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Key databases for scholarly articles

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Tips for Finding Articles

Google Scholar

Google Scholar searches across many disciplines and sources: articles, theses, books, abstracts and court opinions, from academic publishers, professional societies, online repositories, universities and other web sites. These resources can be very useful, but keep in mind not all of them are peer-reviewed.

How to access UW Restricted materials in Google Scholar:

  1. From the Google Scholar homepage, open the menu in the upper left hand corner of the screen.
  2. Open the Settings menu and click the "Library links" option on the left side of the screen.
  3. Using the search box, search on "University of Washington" to reveal the access link labeled "University of Washington - Full Text @ UW." Check the box next to this option, then click "save."

Tip: If you don't see the "University of Washington - Full Text @ UW" link on the first page of results, click the ">" icon to see more results. ‚Äč

Learn More

In most databases, if the full text of the article is not readily available, you will see a Check for Full Text button. 

Clicking on the button will do one of the following:

a) take you to the article - look for PDF full text,
b) take you to the catalog - click on the link next to Content Available
c) link you to Interlibrary Loan so you can request a copy of the article

A peer-reviewed (or refereed) article has been read, evaluated, and approved for publication by scholars with expertise and knowledge related to the article’s subjects and contents.  Peer-reviewing helps insure that articles provide accurate, verifiable, and valuable contributions to a field of study.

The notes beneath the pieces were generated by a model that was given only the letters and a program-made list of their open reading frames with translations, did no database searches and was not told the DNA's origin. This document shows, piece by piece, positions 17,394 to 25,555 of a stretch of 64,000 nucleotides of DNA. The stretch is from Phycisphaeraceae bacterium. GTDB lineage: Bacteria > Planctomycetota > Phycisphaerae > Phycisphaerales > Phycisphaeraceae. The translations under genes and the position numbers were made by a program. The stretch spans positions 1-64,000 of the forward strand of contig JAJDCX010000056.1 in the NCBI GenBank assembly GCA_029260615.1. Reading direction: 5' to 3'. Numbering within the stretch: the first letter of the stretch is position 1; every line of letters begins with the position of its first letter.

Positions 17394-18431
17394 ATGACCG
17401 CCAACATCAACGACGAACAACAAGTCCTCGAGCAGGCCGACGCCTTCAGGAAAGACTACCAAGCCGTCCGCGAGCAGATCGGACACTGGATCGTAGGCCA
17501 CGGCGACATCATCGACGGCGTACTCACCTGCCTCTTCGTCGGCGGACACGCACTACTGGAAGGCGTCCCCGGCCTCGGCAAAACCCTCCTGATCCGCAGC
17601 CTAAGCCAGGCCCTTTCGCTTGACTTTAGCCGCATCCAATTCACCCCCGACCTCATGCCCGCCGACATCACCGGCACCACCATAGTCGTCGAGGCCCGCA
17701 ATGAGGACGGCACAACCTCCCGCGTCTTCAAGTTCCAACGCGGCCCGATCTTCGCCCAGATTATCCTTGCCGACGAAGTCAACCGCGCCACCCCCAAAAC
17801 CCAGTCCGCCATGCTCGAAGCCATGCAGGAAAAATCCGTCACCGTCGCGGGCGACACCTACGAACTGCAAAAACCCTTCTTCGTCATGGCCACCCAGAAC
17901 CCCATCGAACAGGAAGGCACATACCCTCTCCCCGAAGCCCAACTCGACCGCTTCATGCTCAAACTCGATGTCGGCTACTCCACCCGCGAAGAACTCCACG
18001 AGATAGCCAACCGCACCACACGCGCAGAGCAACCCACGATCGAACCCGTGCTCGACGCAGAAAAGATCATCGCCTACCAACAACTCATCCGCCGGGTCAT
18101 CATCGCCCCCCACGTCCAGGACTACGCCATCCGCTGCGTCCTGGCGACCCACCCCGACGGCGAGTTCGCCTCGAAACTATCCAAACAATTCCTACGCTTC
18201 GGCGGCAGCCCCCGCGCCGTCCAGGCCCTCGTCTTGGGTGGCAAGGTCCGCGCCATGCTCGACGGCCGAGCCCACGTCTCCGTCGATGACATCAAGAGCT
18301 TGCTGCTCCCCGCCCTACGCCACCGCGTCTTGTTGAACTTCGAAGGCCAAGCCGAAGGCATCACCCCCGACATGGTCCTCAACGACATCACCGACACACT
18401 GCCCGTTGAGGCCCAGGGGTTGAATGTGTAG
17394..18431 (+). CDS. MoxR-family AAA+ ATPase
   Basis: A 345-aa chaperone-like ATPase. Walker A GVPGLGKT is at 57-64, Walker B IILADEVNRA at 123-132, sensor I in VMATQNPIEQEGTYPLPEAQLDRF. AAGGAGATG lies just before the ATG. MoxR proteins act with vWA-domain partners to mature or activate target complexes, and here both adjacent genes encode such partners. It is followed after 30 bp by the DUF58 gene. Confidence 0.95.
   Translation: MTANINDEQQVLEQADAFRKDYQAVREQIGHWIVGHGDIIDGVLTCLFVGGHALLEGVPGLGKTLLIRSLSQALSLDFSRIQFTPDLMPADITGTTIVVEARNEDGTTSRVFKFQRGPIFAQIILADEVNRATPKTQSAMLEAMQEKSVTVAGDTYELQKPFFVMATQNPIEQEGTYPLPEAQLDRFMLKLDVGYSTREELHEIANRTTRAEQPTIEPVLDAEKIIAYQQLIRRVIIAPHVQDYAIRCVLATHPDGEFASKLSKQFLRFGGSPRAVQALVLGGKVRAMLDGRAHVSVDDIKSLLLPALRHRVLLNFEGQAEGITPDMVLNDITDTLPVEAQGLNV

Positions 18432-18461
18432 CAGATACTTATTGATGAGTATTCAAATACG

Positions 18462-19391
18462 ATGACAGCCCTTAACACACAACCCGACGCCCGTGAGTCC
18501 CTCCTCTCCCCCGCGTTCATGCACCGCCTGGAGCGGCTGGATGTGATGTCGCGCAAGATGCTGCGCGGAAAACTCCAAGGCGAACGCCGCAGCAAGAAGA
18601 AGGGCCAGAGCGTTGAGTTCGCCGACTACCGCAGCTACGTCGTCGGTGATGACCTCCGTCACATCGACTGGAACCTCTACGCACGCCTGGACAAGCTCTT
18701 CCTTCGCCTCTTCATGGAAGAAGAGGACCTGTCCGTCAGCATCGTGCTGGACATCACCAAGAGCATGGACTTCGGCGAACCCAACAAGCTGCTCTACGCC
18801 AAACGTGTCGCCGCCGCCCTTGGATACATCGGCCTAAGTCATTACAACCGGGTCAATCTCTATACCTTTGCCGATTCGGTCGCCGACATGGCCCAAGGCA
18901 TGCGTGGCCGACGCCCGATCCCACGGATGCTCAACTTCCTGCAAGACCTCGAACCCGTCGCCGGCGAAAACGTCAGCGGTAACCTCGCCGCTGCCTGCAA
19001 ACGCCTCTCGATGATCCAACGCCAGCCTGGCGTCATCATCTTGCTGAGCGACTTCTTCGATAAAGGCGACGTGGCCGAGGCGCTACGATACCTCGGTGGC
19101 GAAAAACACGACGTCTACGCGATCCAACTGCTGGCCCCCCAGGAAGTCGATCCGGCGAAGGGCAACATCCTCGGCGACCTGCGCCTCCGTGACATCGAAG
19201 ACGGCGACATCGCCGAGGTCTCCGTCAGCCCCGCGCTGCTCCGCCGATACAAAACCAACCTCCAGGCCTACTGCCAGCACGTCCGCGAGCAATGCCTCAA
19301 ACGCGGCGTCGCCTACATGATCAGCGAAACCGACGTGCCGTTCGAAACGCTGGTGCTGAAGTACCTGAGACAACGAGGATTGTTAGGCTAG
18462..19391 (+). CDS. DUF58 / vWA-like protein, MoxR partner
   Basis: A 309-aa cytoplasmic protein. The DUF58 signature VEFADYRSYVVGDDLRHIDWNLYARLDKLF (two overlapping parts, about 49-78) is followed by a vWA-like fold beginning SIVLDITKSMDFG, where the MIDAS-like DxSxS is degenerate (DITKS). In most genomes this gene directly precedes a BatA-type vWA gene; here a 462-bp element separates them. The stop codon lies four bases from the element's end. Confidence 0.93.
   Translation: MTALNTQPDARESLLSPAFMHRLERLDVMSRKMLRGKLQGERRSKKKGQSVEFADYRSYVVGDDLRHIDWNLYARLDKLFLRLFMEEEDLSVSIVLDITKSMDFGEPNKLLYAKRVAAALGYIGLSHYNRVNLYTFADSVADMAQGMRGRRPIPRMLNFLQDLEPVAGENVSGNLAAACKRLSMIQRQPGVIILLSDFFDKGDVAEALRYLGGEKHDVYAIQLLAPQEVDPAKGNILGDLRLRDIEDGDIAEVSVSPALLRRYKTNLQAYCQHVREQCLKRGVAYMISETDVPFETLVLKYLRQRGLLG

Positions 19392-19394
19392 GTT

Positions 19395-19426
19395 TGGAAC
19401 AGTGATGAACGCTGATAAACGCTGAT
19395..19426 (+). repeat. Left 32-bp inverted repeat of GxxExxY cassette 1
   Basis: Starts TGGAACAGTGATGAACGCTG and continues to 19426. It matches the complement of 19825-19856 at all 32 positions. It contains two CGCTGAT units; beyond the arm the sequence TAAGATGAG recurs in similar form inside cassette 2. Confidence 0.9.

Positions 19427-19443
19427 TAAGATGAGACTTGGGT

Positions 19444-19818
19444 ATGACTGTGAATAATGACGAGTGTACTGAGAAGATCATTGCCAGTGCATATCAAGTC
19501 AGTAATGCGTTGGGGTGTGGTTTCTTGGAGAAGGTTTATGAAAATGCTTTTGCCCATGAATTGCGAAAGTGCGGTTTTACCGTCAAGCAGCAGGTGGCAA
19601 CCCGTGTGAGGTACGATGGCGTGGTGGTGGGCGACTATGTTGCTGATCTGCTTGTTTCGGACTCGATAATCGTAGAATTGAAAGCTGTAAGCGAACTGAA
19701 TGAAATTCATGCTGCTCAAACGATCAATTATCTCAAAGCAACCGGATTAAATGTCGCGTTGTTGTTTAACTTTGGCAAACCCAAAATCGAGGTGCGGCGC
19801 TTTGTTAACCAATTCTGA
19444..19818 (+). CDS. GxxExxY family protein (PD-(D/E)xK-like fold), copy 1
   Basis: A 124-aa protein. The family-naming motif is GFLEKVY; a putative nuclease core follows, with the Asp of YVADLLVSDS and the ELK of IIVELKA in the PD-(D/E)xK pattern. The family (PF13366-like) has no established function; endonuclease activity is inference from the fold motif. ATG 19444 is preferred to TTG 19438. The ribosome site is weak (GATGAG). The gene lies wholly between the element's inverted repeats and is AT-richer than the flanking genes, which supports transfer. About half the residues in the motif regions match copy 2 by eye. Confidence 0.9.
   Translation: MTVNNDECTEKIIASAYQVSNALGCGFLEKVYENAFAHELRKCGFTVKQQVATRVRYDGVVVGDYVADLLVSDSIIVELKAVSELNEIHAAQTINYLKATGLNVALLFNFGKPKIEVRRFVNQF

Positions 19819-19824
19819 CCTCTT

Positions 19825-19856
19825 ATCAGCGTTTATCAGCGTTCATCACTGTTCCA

• The peer-review process is anonymous, to prevent personal biases and favoritism from affecting the outcomes.  Reviewers read manuscripts that omit the names of the author(s).  When the reviewers’ feedback is given to the author(s), the reviewers’ names are omitted.
  • Editors of journals select reviewers who are experts in the subjects addressed in the article.  Reviewers consider the clarity and validity of the research and whether it offers original and important knowledge to a particular field of study.

Step 1:  Check the peer review status of the JOURNAL.

  • Search for your title in Ulrichsweb,a database of information about journals and magazines.
  • When you find your journal, look for a "referee shirt" symbol.  The symbol will appear next to any journal title that is peer reviewed and/or refereed (interchangeable terms).

Step 2:  If the JOURNAL is peer reviewed, then assess the ARTICLE.

  • Is it a full research article?  Then you can be confident that your article is peer reviewed.
  • If your article is a short news brief, an editorial, a letter to the editor, or a re-print of a conference proceeding, it is generally not peer reviewed.